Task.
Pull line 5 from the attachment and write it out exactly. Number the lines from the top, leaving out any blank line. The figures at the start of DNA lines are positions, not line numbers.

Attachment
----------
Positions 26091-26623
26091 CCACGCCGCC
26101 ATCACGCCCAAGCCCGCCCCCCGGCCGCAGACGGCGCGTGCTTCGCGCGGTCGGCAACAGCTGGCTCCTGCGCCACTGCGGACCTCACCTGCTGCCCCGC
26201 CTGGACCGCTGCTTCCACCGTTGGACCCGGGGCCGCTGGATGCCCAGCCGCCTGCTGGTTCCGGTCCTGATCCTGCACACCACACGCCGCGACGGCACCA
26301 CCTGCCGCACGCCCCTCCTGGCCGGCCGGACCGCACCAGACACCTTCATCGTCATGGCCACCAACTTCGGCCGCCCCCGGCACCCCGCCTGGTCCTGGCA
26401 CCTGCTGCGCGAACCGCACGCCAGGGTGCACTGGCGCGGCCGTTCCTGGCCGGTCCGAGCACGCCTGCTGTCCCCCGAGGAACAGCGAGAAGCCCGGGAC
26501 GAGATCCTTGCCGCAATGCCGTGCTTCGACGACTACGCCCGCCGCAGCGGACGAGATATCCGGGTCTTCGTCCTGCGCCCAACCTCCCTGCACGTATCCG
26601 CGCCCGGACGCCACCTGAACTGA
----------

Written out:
26301 CCTGCCGCACGCCCCTCCTGGCCGGCCGGACCGCACCAGACACCTTCATCGTCATGGCCACCAACTTCGGCCGCCCCCGGCACCCCGCCTGGTCCTGGCA